Which leads us to number one…

#1. Out of Time by Oleg Vorslav (9/8/09)

Surprised? Just hear me out…

While Out of Time may not have as many views as some of the others (although 3 million between Vimeo and YouTube ain’t half bad) or contain new ideas about training methodologies, the movement in Out of Time has affected the development of the parkour community more than any other single video ever. Which is really saying a heck of a lot.

I remember watching videos before Out of Time came out and being impressed if I saw one or two moves in it I’d never seen before. I used to try and name every new flip or flip variation I saw. I tried to do that the first time I saw Out of Time and quit about 70 seconds in. On a 14 minute video. And the first 60 seconds were just shots of Oleg walking around on a beach and yelling Latvian stuff in a tree. By the time minute number two had started I’d already seen more innovation in one video than the previous hundred I’d watched. Out of Time raised the bar for style, tricks, bar work, rail running, and even story-telling for long format videos. I mean, 14 minutes is a long time to watch people jumping around and I’m pretty sure I watched Out of Time at least 4 times the first day it was out. Heck, I even made my parents come and watch some of the bar sequences. It was that unbelievable.

There’s a reason that Oleg is such a legend in the parkour community. I’ve heard so many stories about the man I have no idea what to believe…and I’ve freaking trained with him. Out of Time brought the “Russian style” into parkour’s collective consciousness in 2009 and since then it’s spread all over the world. Think about some of the most well-known “freerunners” in the world right now. Jason Paul. Pasha. Shade. Bait. Now go watch their videos from 2008 and early 2009, before Out of Time came out. You’ll see what I’m talking about.

Out of Time did for the “freerunning” community what Parkour, imaginatively has started to do for the strict parkour community. It gave people permission to create, to envision new types of movement, and to throw away old stereotypes and beliefs. Imagine where the Red Bull Art of Motion would be today without Out of Time. In a way, Oleg paved the way for an entirely new sport with his video. We’re starting to see that now. I mean, I’m not one to bring out the old parkour/freerunning argument but it’s tough for me to swallow when you tell me that Naïm is practicing the same sport as Pasha. Does it mean one is right and the other is wrong? Honestly, I don’t care. Neither should you, really. Both styles are awesome and there’s enough room on YouTube and Earth for any type of movement you can think of. Whether you like it or not, that change in the community can be traced back to Out of Time. And since this style of movement, call it what you will, is getting more and more popular every year I’d say that makes Out of Time the most influential video to date.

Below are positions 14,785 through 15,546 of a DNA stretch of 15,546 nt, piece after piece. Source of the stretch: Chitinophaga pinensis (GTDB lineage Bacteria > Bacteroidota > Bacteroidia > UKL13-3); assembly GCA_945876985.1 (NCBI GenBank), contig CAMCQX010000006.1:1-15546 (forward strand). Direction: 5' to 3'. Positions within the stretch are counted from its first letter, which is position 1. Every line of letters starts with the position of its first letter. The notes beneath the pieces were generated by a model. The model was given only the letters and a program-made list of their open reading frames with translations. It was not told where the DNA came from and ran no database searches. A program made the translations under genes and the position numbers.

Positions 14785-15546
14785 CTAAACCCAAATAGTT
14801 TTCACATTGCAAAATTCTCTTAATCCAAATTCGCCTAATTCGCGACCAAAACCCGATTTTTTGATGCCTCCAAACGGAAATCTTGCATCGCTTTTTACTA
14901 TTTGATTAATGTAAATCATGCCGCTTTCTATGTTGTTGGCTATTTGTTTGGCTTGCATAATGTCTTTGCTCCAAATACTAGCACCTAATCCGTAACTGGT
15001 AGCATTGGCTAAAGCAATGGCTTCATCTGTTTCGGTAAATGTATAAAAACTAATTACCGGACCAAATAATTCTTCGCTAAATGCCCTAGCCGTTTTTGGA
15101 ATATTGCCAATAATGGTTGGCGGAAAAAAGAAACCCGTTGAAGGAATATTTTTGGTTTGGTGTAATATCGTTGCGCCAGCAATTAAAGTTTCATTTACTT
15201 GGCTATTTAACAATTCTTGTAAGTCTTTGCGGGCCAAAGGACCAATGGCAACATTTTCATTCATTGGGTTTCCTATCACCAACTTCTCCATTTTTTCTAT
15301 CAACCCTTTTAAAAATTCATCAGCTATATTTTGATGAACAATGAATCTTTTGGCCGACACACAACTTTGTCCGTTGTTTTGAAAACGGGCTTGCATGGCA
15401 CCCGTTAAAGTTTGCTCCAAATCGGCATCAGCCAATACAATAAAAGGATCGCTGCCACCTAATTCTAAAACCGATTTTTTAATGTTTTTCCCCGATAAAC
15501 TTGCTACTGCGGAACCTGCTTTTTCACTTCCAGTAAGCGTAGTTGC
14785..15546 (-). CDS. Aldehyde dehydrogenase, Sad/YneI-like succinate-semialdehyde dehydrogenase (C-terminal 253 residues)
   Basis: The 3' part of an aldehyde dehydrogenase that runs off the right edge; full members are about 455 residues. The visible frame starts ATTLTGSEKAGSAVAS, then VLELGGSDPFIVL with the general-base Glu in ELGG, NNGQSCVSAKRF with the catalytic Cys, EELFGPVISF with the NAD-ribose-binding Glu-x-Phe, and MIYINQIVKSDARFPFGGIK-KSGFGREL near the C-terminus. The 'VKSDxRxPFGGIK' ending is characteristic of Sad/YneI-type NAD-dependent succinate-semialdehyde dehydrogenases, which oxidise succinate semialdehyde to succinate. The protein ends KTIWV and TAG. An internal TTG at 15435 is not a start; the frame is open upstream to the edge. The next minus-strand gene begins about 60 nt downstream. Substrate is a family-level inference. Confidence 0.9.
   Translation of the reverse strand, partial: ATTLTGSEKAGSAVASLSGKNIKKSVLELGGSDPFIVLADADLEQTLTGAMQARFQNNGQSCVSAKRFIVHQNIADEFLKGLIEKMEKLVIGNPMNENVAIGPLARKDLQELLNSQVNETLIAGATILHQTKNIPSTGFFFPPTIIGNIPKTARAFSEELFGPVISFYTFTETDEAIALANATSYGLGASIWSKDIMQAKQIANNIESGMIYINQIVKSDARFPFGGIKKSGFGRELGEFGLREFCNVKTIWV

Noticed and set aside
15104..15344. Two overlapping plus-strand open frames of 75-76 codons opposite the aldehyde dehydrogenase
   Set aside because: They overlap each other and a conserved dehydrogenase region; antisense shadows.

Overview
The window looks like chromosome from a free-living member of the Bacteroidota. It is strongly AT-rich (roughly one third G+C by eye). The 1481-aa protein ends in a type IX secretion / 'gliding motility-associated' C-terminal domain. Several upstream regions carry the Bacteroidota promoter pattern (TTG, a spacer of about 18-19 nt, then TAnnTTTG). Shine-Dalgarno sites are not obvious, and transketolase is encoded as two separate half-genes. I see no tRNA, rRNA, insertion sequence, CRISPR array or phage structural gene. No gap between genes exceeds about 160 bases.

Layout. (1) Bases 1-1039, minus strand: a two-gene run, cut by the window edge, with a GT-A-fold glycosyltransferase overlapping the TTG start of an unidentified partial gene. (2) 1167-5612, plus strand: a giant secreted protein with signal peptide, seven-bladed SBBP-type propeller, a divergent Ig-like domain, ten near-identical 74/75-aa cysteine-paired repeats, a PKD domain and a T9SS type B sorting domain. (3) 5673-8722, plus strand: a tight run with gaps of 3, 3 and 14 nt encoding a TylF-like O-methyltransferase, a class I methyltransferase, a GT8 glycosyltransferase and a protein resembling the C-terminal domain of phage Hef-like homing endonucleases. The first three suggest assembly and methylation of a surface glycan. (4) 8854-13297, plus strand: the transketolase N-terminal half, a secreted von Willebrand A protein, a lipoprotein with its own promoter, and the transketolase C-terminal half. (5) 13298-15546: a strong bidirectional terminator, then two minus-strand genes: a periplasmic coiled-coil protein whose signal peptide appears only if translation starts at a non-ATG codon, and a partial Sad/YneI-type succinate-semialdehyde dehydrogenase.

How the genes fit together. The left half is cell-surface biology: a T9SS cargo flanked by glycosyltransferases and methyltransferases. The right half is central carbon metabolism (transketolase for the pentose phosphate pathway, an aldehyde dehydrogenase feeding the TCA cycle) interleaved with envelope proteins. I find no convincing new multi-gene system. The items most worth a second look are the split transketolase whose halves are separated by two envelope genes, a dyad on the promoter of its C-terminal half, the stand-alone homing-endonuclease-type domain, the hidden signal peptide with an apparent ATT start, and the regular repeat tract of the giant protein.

Maybe that’ll change, but from where we stand right now I think it’s tough to deny. Plus, it’s a heck of a lot cooler than Urban Ninja 😉 And I promised you badassery, did I not? Because I think running around on a rail like an elf from The Hobbit and swinging on bars with the ease of a gibbon certainly qualifies. So celebrate our numero uno by hitting that play button, smiling, and dancing around your room like a madman when “Move Your Feet” comes on 🙂

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2 responses to “The 7 Most Influential Parkour Videos Ever

  1. meh. What an average list from a noob. What about professor longhair, what about vaults 101, what about on avance toujours ffs. what about tcts gamechangers, what about power is nothing without control.

  2. Max, When out of time came out this what I thought “Someone is actually blending dance, acro, and pk with some success” It just made sense and for it to come from Oleg made it so much more meaningful. The guy is a Sage Ronin. It wasn’t just someone doing some bboy moves in the middle of a run, the moves he did enriched the runs, he showed the blending in a way that aloud it to be something worth while. My first love was bboying and It was great to see someone just let go and enjoy what they could create if they just let go. Great read Max, Rage on.